For disc two, we get the compilation reel "Comic Book Guy: Best. Moments. Ever." (9:38). It's plenty funny, and also gives us a chance to hear actor Hank Azaria's earlier, higher-pitched vocal interpretation of the character. This time, "A Bit from the Animators" (13:11) features the first ten minutes of the "Homr" episode. Disc three has another "Animation Showcase," this time offering up the storyboard and animantic options for a four-minute clip from "Day of the Jackanapes."
"The Global Fanfest" (7:26) takes viewers to the 2000 "Simpsons Global Fanfest Backlot Bash!," held on the rainy Fox studio lot in L.A. Fans were introduced to the work of composer Alf Clausen, watched the writers participate (poorly) in a trivia quiz, invited to cast and crew Q&A sessions, and shown a making-of reel. Next up are four Simpson-starring Commercials (1:36 total): two for Butterfingers, one for Burger King, and one for Australian fast food chain Red Rooster. Next up is the "Art & Animation" section, which features a Sketch Gallery (0:45) and "A Bit from the Animators" (11:24), accompanying a clip from "I'm Goin' to Praiseland".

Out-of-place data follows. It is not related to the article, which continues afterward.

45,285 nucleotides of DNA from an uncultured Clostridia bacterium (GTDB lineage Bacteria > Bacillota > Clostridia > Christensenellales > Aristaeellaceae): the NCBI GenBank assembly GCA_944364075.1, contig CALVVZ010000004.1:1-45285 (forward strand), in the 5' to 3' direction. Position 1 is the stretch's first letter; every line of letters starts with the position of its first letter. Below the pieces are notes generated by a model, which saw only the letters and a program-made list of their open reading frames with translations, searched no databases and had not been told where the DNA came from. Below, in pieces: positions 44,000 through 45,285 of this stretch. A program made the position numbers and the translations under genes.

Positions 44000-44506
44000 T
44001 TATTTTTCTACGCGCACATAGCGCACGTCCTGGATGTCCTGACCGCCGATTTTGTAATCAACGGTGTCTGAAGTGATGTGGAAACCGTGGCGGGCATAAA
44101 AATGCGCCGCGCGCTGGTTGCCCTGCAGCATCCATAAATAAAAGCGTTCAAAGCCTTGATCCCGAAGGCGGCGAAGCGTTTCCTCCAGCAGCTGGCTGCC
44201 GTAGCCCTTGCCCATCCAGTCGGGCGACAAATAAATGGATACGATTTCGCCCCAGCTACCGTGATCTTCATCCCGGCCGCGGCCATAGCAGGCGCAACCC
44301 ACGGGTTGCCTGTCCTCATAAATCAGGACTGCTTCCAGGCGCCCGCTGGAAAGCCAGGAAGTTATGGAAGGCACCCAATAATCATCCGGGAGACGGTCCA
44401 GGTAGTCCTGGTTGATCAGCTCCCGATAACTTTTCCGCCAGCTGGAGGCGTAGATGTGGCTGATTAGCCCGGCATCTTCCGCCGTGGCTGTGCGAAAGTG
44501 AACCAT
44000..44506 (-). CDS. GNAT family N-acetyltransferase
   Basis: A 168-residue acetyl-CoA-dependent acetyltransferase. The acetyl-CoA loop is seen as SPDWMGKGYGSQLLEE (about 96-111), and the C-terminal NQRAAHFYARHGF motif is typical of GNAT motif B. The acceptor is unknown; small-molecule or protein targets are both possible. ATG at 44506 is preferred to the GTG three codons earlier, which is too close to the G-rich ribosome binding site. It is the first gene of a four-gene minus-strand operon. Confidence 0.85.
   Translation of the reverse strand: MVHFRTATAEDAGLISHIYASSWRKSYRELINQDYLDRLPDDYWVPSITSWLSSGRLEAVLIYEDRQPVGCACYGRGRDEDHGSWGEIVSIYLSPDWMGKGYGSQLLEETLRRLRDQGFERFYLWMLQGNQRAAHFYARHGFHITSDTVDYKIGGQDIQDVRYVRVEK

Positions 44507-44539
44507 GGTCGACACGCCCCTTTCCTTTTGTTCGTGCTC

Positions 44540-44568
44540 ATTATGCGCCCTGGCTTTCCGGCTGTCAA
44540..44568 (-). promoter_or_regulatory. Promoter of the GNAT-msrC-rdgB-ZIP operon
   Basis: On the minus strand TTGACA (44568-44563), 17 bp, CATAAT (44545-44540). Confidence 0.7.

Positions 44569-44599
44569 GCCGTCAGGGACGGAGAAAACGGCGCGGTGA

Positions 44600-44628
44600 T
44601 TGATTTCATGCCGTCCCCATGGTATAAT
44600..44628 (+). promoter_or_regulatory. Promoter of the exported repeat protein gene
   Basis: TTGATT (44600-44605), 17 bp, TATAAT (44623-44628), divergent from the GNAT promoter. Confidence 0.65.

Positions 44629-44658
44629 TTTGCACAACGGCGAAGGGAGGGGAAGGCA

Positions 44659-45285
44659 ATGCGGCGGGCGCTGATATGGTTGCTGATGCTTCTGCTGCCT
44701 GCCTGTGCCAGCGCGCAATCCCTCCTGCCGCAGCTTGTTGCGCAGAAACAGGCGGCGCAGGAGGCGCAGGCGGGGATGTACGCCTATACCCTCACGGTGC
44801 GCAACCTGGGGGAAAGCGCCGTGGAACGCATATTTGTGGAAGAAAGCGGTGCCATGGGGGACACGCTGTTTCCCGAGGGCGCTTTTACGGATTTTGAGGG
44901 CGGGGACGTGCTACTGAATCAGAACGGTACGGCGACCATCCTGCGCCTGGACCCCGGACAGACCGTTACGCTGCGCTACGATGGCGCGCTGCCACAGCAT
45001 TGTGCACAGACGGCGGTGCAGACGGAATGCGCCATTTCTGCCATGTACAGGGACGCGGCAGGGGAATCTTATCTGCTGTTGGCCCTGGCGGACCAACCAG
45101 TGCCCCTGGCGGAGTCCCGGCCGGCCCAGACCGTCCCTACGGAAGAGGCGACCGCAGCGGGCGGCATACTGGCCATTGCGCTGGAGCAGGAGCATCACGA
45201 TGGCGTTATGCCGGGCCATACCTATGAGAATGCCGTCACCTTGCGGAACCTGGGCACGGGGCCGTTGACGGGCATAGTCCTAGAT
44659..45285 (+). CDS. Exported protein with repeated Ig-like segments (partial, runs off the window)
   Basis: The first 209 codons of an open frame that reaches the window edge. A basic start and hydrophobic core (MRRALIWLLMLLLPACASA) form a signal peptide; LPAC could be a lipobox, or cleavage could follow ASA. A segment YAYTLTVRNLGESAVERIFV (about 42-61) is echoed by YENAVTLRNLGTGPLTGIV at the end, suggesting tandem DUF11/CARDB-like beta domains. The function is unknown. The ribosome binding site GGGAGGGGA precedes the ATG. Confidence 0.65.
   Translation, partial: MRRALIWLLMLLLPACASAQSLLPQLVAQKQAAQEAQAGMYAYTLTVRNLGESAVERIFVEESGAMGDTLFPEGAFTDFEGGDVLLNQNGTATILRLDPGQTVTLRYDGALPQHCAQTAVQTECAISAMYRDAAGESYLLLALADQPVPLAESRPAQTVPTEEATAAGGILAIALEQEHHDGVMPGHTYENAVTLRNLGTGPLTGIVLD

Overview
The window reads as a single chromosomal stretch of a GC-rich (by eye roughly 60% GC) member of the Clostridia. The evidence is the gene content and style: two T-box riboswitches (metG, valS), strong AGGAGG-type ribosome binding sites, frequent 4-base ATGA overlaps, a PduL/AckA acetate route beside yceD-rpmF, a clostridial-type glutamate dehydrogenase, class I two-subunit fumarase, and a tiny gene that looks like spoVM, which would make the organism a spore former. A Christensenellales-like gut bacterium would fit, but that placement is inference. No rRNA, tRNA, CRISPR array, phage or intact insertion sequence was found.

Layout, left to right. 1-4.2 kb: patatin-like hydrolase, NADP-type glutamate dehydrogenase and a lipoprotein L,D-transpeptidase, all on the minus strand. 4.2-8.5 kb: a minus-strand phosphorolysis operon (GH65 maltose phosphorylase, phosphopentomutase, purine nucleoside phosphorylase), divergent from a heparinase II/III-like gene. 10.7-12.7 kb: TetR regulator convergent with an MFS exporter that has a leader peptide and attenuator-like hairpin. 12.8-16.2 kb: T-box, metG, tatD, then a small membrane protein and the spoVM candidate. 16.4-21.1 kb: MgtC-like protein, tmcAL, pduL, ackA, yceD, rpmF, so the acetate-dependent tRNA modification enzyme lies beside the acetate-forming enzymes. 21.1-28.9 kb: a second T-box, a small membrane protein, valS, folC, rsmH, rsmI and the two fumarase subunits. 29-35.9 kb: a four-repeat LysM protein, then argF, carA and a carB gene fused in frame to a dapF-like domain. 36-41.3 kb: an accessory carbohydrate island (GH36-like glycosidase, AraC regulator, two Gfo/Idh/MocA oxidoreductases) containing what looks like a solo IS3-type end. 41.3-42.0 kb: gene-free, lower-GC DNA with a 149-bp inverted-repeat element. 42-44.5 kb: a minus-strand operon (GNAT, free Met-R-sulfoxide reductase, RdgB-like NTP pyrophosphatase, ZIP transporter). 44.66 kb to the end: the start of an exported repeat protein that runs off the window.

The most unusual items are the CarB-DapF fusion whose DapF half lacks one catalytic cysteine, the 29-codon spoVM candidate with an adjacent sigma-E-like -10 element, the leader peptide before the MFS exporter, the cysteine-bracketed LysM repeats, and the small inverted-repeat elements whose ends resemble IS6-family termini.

The Simpsons: The Twelfth Season offers a healthy dose of the pop-culture references, witty guest shots, and inspired silliness that have helped make it the longest-running series in primetime. These early 21st-century episodes may not approach the sheer perfection of "Marge vs. the Monorail" or "Mr. Plow," but then again, what on this earth does? These "lesser" years of The Simpsons still represent the best of modern television comedy, and Fox's latest batch of episodes offer the expected first-rate quality and top-shelf bonus features.
Jason lives with his wife Rebekah and their daughter Lucy in New York. He holds an MA in Cultural Reporting and Criticism from NYU. He is film editor for Flavorwire and is a contributor to Salon, the Atlantic, and several other publications. His first book, Pulp Fiction: The Complete History of Quentin Tarantino's Masterpiece, was released last fall by Voyageur Press. He blogs at Fourth Row Center and is yet another critic with a Twitter feed.